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What do Bird Seed, Dry Pet Food and Flour have in Common?

Posted by Richard Hentschel -

The obvious answer is birdseed; dry pet food and flour are all something that gets eaten. The not so clear answer is that each of these three foods can also be attacked by one of our common pantry pests, the Indian Meal Moth. I bring this up because between January and early spring, Extension gets many calls of a small two toned moth flying around in the kitchen or pantry or the bulk bird seed stored inside the home. When the moth is discovered, it is never clear where they are coming from until we begin to investigate possible sources. The moth is attracted to light sources so that is the reason we find them around light fixtures and windows. The other two stages of the insect are limited to the food product they are eating and nearby cracks and crevices. Once the moth is spotted, that is a guarantee that at least one or more life cycles has begun. Somewhere along the way a product was introduced into the home that contained the egg stage of the moth. Birdseed is often the prime suspect since this product is not held to the same standards as pet food or flour. Once the moth has been spotted, a thorough examination of the birdseed, bulk pet food is in order, followed by the pantry. When you find the offending product you will know since the container will have both webbing from the larval stage and the larvae themselves in the container. Any product contaminated will need to be carefully disposed of. If it is the birdseed, consider setting it outside and use it up, leaving the insects outdoors.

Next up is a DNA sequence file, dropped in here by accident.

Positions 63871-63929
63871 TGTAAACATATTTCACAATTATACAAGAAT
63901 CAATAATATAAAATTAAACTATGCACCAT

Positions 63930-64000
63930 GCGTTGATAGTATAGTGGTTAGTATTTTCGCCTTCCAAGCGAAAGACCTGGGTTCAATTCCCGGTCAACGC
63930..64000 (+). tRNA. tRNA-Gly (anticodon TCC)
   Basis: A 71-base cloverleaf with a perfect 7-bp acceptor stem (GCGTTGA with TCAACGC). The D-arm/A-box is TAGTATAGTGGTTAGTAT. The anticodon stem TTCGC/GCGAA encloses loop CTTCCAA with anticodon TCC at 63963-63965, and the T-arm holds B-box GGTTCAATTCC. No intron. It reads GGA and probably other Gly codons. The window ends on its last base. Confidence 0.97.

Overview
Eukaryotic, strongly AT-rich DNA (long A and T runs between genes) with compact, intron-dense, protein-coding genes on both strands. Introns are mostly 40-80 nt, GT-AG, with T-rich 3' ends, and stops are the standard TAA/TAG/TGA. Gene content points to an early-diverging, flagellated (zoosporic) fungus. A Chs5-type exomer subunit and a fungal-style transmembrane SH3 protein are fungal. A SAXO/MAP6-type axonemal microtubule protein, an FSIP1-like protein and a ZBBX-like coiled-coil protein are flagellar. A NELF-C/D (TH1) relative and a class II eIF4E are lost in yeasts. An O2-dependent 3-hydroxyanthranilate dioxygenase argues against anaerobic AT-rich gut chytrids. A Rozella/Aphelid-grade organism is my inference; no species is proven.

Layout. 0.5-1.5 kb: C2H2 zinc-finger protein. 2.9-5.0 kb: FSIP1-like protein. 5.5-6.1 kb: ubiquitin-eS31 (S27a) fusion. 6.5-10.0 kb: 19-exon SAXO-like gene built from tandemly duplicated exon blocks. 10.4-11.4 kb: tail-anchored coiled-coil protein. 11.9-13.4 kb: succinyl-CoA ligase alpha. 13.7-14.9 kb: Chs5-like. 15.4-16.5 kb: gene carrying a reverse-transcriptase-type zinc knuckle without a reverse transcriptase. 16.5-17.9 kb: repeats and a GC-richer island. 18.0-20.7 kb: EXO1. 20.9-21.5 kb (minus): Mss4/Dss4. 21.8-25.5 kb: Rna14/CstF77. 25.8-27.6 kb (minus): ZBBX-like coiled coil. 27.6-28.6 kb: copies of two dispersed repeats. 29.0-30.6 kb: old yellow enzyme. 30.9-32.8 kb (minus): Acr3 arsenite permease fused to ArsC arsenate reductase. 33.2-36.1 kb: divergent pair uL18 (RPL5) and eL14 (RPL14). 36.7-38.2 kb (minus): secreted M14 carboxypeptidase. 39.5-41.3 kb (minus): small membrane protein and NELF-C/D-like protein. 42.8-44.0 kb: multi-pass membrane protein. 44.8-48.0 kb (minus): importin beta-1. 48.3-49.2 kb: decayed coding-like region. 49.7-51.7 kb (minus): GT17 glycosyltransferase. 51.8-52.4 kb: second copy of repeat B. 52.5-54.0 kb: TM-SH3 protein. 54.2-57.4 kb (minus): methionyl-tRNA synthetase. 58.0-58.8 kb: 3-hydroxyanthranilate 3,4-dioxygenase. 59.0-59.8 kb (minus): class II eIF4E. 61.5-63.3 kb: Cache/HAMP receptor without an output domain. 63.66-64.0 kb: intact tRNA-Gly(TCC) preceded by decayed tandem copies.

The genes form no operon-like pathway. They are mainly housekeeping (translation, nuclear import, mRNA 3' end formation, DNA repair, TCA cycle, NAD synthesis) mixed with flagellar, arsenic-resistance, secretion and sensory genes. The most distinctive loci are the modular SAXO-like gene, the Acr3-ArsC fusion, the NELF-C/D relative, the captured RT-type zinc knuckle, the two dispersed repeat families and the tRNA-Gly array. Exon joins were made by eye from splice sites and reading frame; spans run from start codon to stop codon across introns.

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The hard part will be going through the kitchen cabinets and pantry to find out if an adult moth has laid eggs that have hatched and infested any kind of product that contains flour regardless of how it is wrapped, opened or unopened. Can goods are not going to be contaminated but the larvae could have moved to under the label to pupate and emerge as an adult. Common examples of products often infested are oatmeal, cereals, cake mixes, unused flour left over from the holiday baking, pasta products, pancake mixes and Bisquick. It is usually products that have not been used for a while which has allowed the insect life cycle to develop. Anything containing flour as an ingredient is suspect.


There are no sprays that can be used and you must rely on sanitation. Once you have removed the offending products, clean the cabinets thoroughly with a vacuum and be sure to think like a bug and be sure to get into all cracks and crevices, like underneath the shelves where the shelve itself sits and inside of the top of the cabinet too. Any food products that appear to be free of insects should be considered suspect because they could have eggs that have not hatched yet. Separate those products by putting the contents into tightly sealing containers. If you find insects later, you only have to deal with the one container, not the whole pantry again. If you do not use flour very often, keep it in the Refrigerator. If you were using shelf paper, throw that away too wait awhile before you replace it.



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